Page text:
After that our conversation led to me bringing up the inevitable- the naysayers, and the people who don’t like a slow burn film. They want their scares and their gore and they want to get out. Pat makes a lovely point, “There’s a time and a place for all of that. I like gore films too, but this kind of film, Roman Polanski made movies like this and other great masters of film like Hitchcock, understood suspense and it’s a real skill and I just appreciate a movie more like that.”   

Then it was on to my major point of frustration- the people who I had to watch on social networking whine about how the pay-off isn’t enough and isn’t worth it when we get to it. I’d been seeing and hearing this for months, so much so that I worried about it before seeing the film. Pat spoke on this too and really made the greatest point of our entire talk, “There’s this big thing now in film criticism, both amateur and “professional,” where it’s fair for people to judge a film on what it’s not. ‘Well, I thought it was going to be this and instead it was this,’ but this film, is it successful on what it actually is? Yes, I think it is. I’m biased obviously. I will say I have noticed a difference between people who have seen it in a theater full of people as compared to the people who see it at home; it’s just a different experience.  Still, the best way to see a horror movie, or a comedy or an action film is with an audience. You get to see that way that so much of the thrill is the ride itself, and you’re not just sitting there waiting for the pay-off at the end or the twist- you just went on a great ride. At the end of a roller coaster they don’t tell you that the roller coaster you were on is really a spaceship. You just had fun because you were on a roller coaster. That’s the pay-off- the journey. And on those terms, I love the film.”

We talked a bit more about how he and Ti became acquainted and how the film came to him. Then we touched on something that really interested me. Pat sort of started talking about it before I even had a chance to ask the question. Spoiler alert, avert your eyes and skip to the ending if you don’t want it ruined.

There’s a scene where Luke (Pat’s character) and Claire (Sara Paxton) are up late at night and they’re drinking. And in a tender moment, Luke hints that he has feelings for Claire, and she unknowingly rebuffs him.  Me being the hypothetical queen had to ask if he thought that Luke really had feelings for Claire or was it a last ditch, “Last night, might as well” sort of thing. To my elation he had an answer, “In my preparation for the film, which involves reading the script and making decisions about the character, I came to find that he really did have feelings for her. In that compressed situation, he has these feelings but they’re totally wrong for each other. He could probably recognize that if he stepped back but that’s him, that’s his life. She’s a person he knows and she is nice and she pays attention to him and he really has those feelings for her and they become really intense. When you go into a film you don’t say ‘Oh, this is a horror film or this is a comedy,’ not if you really do your work and prepare and you’re truthful to the character. If I were to describe the movie from Luke’s point of view I would say it were a tragic love story, he has unrequited feelings and he doesn’t say anything about it til it’s too late. That’s also a theme of the film itself.”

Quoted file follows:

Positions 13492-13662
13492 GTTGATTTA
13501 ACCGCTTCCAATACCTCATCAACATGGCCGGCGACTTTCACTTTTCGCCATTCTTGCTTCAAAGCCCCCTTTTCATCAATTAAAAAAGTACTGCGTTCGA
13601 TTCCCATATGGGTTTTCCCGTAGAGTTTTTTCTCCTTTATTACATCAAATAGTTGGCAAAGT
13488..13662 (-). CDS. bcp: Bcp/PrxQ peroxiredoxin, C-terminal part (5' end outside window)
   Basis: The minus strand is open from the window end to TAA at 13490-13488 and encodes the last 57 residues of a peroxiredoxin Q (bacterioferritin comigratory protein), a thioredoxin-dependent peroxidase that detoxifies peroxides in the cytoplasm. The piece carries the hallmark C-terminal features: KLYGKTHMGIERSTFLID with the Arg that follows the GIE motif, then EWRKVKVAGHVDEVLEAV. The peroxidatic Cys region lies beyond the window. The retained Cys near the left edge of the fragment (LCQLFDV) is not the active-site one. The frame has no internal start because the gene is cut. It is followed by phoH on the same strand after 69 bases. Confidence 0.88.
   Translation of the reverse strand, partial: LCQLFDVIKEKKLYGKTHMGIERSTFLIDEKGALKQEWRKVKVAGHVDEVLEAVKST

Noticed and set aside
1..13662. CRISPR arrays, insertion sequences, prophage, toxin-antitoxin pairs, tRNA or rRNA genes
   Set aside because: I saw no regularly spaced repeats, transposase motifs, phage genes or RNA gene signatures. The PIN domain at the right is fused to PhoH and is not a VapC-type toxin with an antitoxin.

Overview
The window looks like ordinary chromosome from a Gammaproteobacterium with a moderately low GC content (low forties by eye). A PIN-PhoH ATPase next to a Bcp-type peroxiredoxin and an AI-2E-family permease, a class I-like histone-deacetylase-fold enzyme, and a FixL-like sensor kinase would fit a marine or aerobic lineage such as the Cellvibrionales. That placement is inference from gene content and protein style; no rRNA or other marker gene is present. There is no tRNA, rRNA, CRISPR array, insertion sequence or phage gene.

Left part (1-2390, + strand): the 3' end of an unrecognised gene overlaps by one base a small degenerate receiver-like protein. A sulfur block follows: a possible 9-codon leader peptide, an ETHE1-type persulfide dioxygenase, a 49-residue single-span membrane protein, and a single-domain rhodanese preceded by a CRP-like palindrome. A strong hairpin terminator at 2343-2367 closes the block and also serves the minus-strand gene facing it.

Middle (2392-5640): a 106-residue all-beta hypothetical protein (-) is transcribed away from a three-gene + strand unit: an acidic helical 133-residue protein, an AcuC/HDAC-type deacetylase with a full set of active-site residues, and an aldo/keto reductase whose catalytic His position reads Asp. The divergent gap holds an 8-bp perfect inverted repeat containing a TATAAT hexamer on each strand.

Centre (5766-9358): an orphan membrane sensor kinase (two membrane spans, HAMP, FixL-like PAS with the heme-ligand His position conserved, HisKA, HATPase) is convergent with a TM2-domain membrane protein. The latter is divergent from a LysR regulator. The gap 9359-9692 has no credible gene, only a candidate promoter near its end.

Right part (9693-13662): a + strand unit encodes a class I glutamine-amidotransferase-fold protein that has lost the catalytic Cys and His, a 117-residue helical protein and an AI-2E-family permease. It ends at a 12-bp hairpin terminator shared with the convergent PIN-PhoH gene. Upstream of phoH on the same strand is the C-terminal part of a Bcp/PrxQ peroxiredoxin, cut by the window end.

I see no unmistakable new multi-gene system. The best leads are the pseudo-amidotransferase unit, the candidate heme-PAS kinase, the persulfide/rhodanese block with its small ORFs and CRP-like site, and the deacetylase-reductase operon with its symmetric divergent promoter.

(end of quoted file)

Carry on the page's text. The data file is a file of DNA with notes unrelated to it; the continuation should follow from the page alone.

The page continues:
I was even more interested when he went on to say that the night he shot that he tapped into his own feelings at the time of shooting. It was late and he was feeling raw and open and sad and hurt. I am always so awed by the performances actors give, and to know that little bit of insight makes his performance all the more marvelous.

Real talk (yes I am half-handedly trying to channel Dream Warriors). This is possibly my favorite interview that I have had the pleasure of conducting.  It is strange to speak with someone you’ve been watching for years, especially when they’re as down to earth as Pat Healy. You would almost expect them to be full of themselves and talk down to you, and you wouldn’t even be surprised. Luckily this was not at all the case.

What have we learned? Pat Healy is awesome and you should go and watch The Innkeepers as soon as possible. You also learned that it comes out on DVD and Blu-ray, Tuesday, April 24th. Go forth. Preach the gospel I have quoted thee.
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Kristy speaks the truth; The Innkeepers is one horror flick you're not gonna want to miss this year!

Oh and speaking of which.  Kristy's not done with the Innkeepers fun.  Not by a long shot.  Keep your eyes peeled around these parts tomorrow for a giveaway of a limited edition promotional Blu-ray of the film, in kickass gatefold packaging.  You can't get your hands on these outside of giveaways 'round the web, so let's all offer up a huge thank you to Kristy in advance for snagging one for us!

You can keep track of all of Kristy's writing endeavors over on her Facebook fan page The Person You Benefit From Knowing.  And remember, head over to Strange Kids Club & The Liberal Dead for more of her interview with Pat Healy!

1 comment:

Anthony Rapino said...

Great interview! Can't wait for this.